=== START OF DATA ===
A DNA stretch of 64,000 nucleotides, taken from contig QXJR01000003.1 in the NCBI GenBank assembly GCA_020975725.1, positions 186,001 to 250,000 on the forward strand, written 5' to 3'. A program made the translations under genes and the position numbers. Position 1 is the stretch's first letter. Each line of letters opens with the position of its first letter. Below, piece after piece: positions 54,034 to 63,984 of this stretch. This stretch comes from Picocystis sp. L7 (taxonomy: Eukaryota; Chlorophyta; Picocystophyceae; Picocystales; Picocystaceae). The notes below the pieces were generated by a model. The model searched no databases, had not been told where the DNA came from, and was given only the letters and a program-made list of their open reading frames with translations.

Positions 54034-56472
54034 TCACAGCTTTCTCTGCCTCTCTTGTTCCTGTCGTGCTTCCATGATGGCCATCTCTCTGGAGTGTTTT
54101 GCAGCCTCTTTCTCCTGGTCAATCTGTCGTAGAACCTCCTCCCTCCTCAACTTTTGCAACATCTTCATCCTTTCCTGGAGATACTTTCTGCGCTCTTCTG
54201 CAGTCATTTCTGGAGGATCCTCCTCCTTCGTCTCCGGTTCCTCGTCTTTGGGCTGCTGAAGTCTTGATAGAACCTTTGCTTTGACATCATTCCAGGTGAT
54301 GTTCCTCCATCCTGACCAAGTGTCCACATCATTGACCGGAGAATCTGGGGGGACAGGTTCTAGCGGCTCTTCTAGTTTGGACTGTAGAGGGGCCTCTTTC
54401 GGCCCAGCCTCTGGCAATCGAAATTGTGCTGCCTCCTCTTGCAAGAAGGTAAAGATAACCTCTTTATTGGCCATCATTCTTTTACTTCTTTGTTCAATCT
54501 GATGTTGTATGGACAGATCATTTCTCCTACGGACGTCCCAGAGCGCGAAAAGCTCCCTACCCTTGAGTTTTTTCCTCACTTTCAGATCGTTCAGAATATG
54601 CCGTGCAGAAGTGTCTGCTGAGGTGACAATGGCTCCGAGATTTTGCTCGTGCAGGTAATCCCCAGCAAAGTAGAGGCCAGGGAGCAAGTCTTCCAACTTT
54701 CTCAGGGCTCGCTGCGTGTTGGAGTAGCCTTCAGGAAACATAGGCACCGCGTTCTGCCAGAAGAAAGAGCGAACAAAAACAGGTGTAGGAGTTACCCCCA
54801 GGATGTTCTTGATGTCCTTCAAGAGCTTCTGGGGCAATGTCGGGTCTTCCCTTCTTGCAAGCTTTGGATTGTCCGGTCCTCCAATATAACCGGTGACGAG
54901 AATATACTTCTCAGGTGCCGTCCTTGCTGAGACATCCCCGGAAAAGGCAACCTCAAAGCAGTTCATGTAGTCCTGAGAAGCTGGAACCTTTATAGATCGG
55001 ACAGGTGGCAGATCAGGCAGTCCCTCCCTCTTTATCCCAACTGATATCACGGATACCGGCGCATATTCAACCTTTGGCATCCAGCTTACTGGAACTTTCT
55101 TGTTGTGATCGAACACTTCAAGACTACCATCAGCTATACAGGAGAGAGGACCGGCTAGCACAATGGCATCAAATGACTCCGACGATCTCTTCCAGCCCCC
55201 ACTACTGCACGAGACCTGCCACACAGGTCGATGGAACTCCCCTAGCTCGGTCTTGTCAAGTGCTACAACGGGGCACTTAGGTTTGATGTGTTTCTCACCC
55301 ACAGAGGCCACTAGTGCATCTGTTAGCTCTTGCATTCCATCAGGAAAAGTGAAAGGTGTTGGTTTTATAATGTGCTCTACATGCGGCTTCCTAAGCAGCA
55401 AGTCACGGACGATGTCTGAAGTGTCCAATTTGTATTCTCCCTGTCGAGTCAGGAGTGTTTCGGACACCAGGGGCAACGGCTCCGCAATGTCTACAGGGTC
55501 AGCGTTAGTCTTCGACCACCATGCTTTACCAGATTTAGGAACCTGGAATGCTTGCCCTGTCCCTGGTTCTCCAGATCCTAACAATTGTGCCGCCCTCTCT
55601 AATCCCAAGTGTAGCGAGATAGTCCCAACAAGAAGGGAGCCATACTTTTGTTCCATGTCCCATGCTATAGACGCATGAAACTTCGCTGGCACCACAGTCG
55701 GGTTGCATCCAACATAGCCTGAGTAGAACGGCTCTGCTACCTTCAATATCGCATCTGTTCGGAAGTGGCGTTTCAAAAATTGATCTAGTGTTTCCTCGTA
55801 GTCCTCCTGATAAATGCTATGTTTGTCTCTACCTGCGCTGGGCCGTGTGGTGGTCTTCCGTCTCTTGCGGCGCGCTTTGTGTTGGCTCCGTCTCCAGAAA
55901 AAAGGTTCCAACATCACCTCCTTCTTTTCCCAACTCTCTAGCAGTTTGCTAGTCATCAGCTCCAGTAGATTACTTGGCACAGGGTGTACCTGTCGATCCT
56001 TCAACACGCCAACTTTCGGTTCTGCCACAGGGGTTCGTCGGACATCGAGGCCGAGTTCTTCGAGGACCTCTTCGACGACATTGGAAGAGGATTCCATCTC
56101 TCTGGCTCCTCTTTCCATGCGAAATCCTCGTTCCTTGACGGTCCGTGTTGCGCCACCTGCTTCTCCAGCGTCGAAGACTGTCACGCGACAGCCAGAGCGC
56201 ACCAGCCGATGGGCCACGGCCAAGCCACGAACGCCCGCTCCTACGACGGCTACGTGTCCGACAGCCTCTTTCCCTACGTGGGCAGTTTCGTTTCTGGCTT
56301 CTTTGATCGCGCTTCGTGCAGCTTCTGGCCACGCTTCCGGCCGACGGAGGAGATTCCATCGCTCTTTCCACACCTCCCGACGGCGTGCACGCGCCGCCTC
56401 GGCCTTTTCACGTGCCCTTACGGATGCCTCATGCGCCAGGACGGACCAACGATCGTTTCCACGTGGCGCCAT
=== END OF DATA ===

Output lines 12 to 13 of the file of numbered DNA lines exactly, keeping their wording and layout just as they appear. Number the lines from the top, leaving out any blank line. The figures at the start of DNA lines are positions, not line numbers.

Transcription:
54901 AATATACTTCTCAGGTGCCGTCCTTGCTGAGACATCCCCGGAAAAGGCAACCTCAAAGCAGTTCATGTAGTCCTGAGAAGCTGGAACCTTTATAGATCGG
55001 ACAGGTGGCAGATCAGGCAGTCCCTCCCTCTTTATCCCAACTGATATCACGGATACCGGCGCATATTCAACCTTTGGCATCCAGCTTACTGGAACTTTCT